What does the double 1.23 represent. ?
For example:- If I give you the task of tell be with an high degree of certainty what some random block (of random length) of memory represents. You could guess at a what it represents, but it's still a guess.
On it's own it means nothing it's just a value.
Where as if I said the it was some particular encoding, you'll have a better chance of know what it represents

Now if specific a measurement system. (Metres)1.23. That 1.23 as some contextual content:- That of it represents metres.
Yep what is 1,23 metres is a different context

Metres only inherits basic operators like Addition and Subtraction. Other operators requires the programmer to explicitly to implement.
 Metres + Double  ' Not allowed 
 Double + Metres  ' Not allowed 
 Double + Double -> Double
 Metres + Metres -> Double

 /* Casting */

 implicit Metres -> Double /* Metres ISA "type" of double pseudo-inherit  */
 explicit Double -> Metres
  /* A double isn't necessarily represents Metres, could be Second or Inches.
     So the it is the responsibility of programmer.   
  */
What I'm proposing is getting the IDE/Compiler have write some of the required boiler-code, for you.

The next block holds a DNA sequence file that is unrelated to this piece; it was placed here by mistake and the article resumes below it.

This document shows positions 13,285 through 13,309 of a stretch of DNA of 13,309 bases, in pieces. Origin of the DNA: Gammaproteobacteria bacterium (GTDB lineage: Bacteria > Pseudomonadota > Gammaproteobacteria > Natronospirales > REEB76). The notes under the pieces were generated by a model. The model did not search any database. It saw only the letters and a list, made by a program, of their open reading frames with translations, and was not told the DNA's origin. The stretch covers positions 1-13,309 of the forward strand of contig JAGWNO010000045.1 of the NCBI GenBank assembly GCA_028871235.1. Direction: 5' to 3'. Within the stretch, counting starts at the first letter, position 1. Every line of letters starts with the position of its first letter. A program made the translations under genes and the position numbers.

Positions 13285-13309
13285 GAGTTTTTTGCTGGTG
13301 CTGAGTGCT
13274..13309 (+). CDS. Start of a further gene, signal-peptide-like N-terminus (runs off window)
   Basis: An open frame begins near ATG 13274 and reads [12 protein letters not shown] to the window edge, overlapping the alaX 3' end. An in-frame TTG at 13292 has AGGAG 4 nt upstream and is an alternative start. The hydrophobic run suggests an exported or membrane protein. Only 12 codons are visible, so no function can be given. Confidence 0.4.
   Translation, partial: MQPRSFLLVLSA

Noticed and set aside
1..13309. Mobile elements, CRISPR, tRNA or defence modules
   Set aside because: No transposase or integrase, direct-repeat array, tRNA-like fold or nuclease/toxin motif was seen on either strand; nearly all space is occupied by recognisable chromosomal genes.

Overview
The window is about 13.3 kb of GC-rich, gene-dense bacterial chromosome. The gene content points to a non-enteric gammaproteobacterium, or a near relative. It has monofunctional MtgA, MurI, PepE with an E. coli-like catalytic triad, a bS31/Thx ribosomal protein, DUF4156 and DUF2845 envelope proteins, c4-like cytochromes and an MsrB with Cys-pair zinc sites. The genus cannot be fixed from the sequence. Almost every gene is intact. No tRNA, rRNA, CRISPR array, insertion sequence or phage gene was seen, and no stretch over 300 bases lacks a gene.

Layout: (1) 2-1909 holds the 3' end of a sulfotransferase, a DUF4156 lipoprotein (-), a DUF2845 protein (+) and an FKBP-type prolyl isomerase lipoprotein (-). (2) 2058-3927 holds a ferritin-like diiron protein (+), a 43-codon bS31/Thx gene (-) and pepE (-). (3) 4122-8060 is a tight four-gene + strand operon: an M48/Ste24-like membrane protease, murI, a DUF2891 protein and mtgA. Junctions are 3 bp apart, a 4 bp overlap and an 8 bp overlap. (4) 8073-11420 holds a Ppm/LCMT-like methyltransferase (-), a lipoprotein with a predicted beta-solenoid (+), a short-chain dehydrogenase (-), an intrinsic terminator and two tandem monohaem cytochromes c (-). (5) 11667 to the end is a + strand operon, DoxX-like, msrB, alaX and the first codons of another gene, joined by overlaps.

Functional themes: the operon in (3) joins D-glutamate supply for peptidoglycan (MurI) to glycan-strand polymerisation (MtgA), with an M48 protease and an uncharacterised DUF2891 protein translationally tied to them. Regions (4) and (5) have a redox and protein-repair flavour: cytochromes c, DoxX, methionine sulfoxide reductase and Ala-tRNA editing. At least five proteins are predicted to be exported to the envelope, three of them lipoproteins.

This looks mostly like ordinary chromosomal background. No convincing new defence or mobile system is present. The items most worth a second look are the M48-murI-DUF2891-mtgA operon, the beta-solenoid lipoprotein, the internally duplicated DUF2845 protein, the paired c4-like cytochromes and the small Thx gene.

Wrapping a Double inside another type.
public struct Metres
  Public ReadOnly Property Value() As Double  ' <- Why?
Why not
public struct Metre
  Inherits Double

  ' Me 
End struct
It could reduce some to the code

Shared Public Operator CType ( X As Metres ) As Double
  Return X.Value ' ??
End Operator

Shared Public Operator Explicit CType ( X As Double ) As Metres
  Return New Metres( X )  ' <<<
  '
End Operator
It is if double can have default indexer that doesn't require parameters. If Double can do that, why can't my types? Especially if it just a wrapping a "core" type.
Shared Public Operator +( X As Metres , Y As Metres ) As Metres
  Return CType(CType( X ,Double) + CType( Y ,  Double)), Metres)
End Operator
or
Shared Operator +( X As Metres, Y As Metres ) As Metres
  Return New Metres( X.Value + Y.Value )
End Operator
Aug 28, 2014 at 9:46 PM
Is addition on double atomic?
Aug 28, 2014 at 9:50 PM
AdamSpeight2008 wrote:
Is addition on double atomic?
Short answer, no.